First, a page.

“With all those police cars? Really?”
“Yep,” he said. “They would do the whole emergency procedure with police and road blocks, etc.”
The police sirens and choppers made haste for hours afterwards. For what I do not know. My heartrate was almost stabilized when a score of fire trucks rolled down our street at quitting time, honking and flashing, dropping hose as they went. Russ and I glued our noses to the window, propped up on our knees with our elbows pressed into the back of the couch, like children watching a neighborhood squabble unfold in the square. The hose snaked down the middle of the road and the ladder lifted half way up to the building before the firemen called it. False alarm. Like any other mess, it took three times as long for the firemen to put the equipment away, as it did to pull it out in the first place. Disaster was averted, but it was an expensive drill nonetheless.
Russ and I did eventually replace our bikes, but it took over a year. Now we stable (euphemism) our string (another one) in the solarium (purely hyperbolic); the space behind the couch and between the plants, next to the floor to ceiling window. It’s like having two extra roommates, who never speak or steal our food out of the fridge at night, but don’t pay rent for all the space they inhabit either. I told Russ there is no bike riding in the city until after the New Year. It’s a slippery slope from a car jack to a bike jack and I already have enough trouble staying upright on two wheels without wanton intervention from passersby. In the eyes of a thief, I’m as good as a goat staked in the lion enclosure at the zoo. Easy pickings, as they say.
Last summer, my sister came for a visit from Houston. The weather was sweltering, even by Texas standards. In light of this, I took her places somewhat outside the purview of a tourist’s attention, and more importantly, covered in shade. We visited Roosevelt Island, The FDR Memorial, and skirting the Tidal Basin, we found the only strip of shade lining the granite enclave of the MLK Memorial. Drenched, walking back to the car in West Potomac Park, my sister looked up at the helicopter parting the thick air above our heads.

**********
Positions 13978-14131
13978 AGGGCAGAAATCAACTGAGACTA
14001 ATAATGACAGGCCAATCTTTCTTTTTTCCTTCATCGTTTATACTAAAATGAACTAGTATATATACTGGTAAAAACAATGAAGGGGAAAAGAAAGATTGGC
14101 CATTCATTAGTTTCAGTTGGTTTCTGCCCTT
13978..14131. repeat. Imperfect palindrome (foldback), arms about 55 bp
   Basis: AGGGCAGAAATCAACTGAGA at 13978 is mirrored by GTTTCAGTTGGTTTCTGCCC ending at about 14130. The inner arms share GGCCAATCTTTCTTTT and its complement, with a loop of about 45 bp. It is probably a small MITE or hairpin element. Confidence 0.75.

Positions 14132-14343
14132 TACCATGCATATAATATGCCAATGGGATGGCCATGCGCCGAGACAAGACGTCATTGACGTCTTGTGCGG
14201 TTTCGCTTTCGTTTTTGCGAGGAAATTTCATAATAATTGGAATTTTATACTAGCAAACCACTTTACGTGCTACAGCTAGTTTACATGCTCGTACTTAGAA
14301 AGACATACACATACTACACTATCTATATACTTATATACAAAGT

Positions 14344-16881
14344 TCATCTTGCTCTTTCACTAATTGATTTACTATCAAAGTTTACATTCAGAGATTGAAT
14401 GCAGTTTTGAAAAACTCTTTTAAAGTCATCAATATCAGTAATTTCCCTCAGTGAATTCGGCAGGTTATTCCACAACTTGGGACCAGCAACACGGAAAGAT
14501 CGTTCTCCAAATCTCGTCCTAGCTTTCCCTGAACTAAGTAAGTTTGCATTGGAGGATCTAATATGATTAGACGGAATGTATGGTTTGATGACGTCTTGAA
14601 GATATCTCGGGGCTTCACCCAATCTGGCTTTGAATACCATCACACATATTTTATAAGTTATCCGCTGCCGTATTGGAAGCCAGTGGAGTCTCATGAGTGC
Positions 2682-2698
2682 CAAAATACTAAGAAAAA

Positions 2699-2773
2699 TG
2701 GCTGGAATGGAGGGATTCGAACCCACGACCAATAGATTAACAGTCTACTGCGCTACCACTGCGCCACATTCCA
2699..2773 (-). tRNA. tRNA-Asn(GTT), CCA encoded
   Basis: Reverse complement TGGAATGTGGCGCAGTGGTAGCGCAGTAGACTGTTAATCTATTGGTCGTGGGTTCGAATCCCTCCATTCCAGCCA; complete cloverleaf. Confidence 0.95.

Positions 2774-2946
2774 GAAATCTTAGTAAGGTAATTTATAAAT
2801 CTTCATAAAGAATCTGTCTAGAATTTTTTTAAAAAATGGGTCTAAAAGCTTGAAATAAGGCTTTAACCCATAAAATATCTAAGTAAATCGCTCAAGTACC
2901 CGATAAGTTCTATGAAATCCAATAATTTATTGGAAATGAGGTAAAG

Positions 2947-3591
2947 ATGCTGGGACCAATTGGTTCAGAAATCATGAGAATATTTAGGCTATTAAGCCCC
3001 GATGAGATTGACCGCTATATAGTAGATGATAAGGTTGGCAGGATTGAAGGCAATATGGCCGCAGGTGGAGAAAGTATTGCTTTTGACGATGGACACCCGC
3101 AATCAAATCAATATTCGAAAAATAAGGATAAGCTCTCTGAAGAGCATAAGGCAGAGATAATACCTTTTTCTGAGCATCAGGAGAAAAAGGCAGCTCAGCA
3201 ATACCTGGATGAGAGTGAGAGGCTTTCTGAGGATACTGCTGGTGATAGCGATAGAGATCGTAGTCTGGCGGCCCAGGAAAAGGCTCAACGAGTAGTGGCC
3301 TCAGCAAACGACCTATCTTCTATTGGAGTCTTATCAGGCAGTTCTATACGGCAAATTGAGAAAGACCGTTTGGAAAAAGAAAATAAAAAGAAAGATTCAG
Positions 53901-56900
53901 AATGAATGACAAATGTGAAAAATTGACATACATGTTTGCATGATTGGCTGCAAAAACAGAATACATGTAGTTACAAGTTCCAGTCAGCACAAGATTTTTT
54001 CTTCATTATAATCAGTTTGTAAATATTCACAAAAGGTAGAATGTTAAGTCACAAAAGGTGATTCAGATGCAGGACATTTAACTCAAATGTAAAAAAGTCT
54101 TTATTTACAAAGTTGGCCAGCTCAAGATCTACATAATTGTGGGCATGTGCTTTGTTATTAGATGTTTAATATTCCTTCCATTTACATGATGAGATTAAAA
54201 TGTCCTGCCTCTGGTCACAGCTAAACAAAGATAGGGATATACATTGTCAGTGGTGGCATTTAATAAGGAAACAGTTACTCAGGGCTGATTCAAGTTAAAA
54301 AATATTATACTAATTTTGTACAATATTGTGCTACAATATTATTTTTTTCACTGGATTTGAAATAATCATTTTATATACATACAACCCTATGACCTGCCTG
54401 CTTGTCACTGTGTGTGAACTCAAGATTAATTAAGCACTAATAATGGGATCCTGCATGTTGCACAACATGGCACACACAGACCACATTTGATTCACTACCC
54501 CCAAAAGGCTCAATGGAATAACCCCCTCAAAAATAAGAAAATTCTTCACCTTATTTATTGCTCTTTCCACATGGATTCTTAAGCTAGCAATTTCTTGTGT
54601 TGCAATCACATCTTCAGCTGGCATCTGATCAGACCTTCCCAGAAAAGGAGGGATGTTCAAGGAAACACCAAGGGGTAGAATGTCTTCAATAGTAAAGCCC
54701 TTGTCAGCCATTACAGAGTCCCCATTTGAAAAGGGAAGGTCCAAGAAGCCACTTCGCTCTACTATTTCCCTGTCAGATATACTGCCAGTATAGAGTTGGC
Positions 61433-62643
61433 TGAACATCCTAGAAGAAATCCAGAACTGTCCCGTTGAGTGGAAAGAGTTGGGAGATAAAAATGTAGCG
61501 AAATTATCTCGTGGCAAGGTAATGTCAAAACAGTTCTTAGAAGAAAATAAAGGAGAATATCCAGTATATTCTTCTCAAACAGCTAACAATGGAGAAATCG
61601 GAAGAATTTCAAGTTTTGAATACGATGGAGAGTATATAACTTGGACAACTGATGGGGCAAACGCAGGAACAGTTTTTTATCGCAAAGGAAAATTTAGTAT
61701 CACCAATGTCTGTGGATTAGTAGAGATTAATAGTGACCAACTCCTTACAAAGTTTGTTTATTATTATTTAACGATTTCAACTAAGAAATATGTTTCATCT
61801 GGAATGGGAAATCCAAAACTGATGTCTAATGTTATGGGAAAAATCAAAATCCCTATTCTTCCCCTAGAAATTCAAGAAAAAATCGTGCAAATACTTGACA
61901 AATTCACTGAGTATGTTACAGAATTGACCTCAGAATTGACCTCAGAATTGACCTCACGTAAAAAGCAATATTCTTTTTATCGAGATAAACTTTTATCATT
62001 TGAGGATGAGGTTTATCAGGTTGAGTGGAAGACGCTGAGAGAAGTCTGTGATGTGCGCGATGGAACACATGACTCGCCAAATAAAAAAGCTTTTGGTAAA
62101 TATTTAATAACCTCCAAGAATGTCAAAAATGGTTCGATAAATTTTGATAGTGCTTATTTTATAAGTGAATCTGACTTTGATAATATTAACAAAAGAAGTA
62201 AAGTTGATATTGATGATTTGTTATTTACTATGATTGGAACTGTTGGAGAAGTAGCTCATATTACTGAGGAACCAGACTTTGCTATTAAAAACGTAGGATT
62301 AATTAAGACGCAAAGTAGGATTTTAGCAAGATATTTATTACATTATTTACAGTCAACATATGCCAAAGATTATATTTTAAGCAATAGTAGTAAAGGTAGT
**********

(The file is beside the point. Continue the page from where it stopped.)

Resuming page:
She said, “You know, sometimes I think we are down here, just doing our own thing, oblivious, while this whole other world is going on that we know nothing about.”
I was almost used to DC’s helicopter traffic, but the truth was, the frequency had intensified since COVID, and like my sister suggested, I sometimes felt I was living under a state of surveillance in the nation’s capital. Not only do helicopters here transport those in power, but they also converge where tragedy strikes. They are the city’s version of buzzards attracted to roadkill. One has only to see them circling to know where the latest calamity is shaping up.
So Merry Fucking Christmas, Everyone!
These days, when I work from the office, I pass McPherson Square on my walk home. A van parks there regularly handing out meals in the evenings. The line of people waiting their turn usually twists around a corner in the park. Maybe some of you reading this story picture those on the down-and-out; vagabonds, vagrants; the homeless. But many of the people standing there have just finished work. They are dressed for the job they just departed; a clean jacket zipped up and a hat pulled down over their heads to keep them warm; a decent pair of shoes on their feet; with a briefcase in hand, or a backpack slung over a shoulder. Not much separates me, or anyone else, from those waiting in that line, except for maybe a few lucky breaks along the way, and dodging a catastrophic scrape with misfortune, from which one cannot recover. Privilege, after all, is always landing on your feet.
A bike is replaceable, but so much of life is not.
Co-opting Scott Galloway: “Life is so rich.”